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Format: Gebundene Ausgabe
If you had the good luck to hear Charles Munch in performance, this book will have some appeal. In its favor is the thorough coverage D. Kern Holoman gives to Munch's career and the many names that appear along the way, including Albert Schweitzer, Honegger, Dutilleux, Poulenc, and others. Much time is spent on his spontaneity in concert and his lack of interest in rehearsal. He is portrayed as a charismatic but shy man who came alive on stage; an art collector, a generous colleague and friend, and a man of some considerable courage. The book is well researched, as well. And yet...
The sadness and loneliness that Munch experienced are not explained and the author admits as much. Nor does he do more than describe the outward aspects of Munch's marriage to a rich, intelligent, somewhat older but infirm woman who helped finance the early portion of his conducting career, but with whom Munch might never have consummated the marriage. Apparently the conductor had numerous extra-marital affairs, some long lasting, making the conductor's personal life look a little bit like that of Don Draper, the protagonist in "Mad Men."
Perhaps more importantly, Munch's ability to achieve hair-raising musical results is not really explained. Within the body of the text there is little critical analysis of Munch's recordings. For myself, many of these recordings paled in comparison with Munch's electric renditions in the concert hall. The best explanation I ever heard of this had to do with the conductor's spontaneity: since multiple "takes" were required in the studio, Munch supposedly had to rein himself in during recording sessions so that he could produce consistent results in terms of tempo, etc. In a public concert, by contrast, Munch was unpredictable, with no two performances being quite the same.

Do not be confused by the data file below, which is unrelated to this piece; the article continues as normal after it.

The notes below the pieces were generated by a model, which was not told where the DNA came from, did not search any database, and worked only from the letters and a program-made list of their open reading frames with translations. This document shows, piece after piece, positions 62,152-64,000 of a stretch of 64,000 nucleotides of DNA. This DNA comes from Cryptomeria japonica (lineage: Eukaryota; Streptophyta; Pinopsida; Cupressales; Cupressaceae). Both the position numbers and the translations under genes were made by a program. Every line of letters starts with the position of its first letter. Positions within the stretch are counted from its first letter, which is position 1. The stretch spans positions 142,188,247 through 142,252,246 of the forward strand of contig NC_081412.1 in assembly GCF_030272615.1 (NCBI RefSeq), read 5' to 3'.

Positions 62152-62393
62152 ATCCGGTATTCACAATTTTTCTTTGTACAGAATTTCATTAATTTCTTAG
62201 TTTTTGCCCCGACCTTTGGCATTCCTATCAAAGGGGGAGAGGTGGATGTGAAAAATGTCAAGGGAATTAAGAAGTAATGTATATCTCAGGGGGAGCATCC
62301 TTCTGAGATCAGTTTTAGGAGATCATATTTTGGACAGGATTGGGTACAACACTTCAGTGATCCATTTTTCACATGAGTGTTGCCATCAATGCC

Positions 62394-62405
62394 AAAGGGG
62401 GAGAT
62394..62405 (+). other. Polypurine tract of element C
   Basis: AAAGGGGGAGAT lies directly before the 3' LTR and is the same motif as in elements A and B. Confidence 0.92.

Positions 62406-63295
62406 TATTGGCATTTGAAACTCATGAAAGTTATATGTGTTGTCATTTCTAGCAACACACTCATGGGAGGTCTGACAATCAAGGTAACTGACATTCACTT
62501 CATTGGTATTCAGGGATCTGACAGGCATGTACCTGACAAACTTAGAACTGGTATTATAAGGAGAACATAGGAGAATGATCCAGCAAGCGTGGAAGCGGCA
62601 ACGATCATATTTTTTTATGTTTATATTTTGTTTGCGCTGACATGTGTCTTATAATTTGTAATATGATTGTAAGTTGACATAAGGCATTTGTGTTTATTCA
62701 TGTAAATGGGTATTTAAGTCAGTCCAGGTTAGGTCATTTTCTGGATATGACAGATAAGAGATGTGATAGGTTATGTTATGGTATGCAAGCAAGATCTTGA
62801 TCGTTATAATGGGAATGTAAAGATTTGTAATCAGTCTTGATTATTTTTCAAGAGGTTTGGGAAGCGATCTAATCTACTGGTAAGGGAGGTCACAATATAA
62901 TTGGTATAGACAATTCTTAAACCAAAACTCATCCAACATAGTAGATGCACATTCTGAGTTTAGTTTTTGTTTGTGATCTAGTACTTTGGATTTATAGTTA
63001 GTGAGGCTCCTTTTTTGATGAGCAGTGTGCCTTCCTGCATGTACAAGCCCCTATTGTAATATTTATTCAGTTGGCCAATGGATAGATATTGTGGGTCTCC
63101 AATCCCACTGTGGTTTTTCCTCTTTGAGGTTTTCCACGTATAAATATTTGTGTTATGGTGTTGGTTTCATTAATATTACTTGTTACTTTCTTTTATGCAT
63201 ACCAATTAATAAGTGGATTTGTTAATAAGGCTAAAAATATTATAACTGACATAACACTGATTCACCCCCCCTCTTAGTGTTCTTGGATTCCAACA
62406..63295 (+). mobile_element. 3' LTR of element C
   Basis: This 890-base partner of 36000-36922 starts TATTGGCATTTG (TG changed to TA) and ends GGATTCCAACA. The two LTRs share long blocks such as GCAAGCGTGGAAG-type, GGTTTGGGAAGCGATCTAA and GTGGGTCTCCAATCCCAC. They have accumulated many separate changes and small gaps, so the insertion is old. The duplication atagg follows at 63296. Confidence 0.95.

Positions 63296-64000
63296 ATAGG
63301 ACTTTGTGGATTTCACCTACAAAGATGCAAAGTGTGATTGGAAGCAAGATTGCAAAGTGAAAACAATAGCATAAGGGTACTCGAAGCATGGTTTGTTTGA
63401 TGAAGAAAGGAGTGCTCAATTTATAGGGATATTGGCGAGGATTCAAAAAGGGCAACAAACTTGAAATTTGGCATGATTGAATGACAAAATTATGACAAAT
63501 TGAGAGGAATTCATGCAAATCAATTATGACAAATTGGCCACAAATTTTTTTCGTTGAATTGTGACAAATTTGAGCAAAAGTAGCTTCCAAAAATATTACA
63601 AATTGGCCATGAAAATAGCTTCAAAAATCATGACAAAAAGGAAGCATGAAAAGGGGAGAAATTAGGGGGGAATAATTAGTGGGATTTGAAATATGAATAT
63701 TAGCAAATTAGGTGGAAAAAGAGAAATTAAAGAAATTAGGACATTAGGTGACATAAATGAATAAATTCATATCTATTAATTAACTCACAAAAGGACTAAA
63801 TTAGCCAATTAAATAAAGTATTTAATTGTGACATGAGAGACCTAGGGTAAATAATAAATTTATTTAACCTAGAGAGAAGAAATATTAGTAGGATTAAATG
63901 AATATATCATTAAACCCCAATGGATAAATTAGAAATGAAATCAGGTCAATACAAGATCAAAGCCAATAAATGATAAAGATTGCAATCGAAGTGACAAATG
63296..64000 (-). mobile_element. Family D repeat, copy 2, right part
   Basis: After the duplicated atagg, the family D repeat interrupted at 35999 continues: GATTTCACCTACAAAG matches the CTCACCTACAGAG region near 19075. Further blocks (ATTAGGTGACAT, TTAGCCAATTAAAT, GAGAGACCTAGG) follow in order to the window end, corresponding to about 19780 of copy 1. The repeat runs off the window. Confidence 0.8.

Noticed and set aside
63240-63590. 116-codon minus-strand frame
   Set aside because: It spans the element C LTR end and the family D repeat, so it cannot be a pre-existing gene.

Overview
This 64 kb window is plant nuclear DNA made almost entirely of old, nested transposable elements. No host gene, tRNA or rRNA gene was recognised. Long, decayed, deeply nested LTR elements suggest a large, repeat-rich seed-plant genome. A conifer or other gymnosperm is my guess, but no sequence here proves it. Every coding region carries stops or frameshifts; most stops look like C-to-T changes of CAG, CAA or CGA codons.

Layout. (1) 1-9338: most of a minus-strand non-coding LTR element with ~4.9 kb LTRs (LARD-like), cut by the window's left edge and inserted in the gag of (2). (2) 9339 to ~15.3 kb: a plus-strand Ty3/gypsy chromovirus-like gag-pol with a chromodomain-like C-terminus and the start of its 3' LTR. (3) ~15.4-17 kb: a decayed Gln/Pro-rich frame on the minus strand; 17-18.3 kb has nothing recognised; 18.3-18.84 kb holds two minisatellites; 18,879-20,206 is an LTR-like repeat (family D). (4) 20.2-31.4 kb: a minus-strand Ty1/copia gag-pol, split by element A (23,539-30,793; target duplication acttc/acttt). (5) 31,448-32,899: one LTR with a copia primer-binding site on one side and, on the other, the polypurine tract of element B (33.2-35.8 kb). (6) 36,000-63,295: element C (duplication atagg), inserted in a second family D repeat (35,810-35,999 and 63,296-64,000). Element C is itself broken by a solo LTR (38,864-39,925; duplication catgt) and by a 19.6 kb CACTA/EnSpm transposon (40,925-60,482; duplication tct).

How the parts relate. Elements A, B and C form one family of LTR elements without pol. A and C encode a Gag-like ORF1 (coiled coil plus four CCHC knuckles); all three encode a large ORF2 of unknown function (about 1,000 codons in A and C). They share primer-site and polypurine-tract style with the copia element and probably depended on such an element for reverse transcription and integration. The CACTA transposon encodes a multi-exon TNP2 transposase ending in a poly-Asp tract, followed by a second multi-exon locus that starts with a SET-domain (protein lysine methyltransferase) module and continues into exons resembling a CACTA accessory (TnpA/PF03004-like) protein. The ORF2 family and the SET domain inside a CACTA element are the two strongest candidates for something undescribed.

Despite multiple heart attacks and other illnesses going back many years, Munch pushed himself to do his work to the end of his life. To some extent, perhaps, it was a "mission," to some extent an "addiction" (suggested at one point by Holoman); perhaps in part it was simply doing something he loved and in which he lost himself. Whatever it was, his capacity to communicate from the stage was second to no one I heard in a lifetime of concert going that included virtually all the great conductors from 1964 to the present.
Until and unless someone else takes on the job of writing Munch's biography, we must be grateful to Mr. Holoman for what he was able to accomplish here. Perhaps what he could not express was due to the elusiveness of his subject. In the meantime, we have the recordings and especially the growing list of DVDs, to tell us in music and images, not words, what made Munch special. To the good, discographical material and many video clips are present on a companion website.
There are a few errors. Leinsdorf, Munch's successor with the Boston Symphony, lasted more than the five years Holoman gives him credit for. Does Roussel's Bacchus & Ariadne have a chorus? If so, I've never heard a recording or performance that includes it, as the author indicates. (Please see Mr. Holoman's comment below for more information on this question). Nor was Kurt Sanderling a member of the Leningrad Philharmonic, but one of its chief conductors. One pet irritation: Holoman frequently uses French phrases without translating them.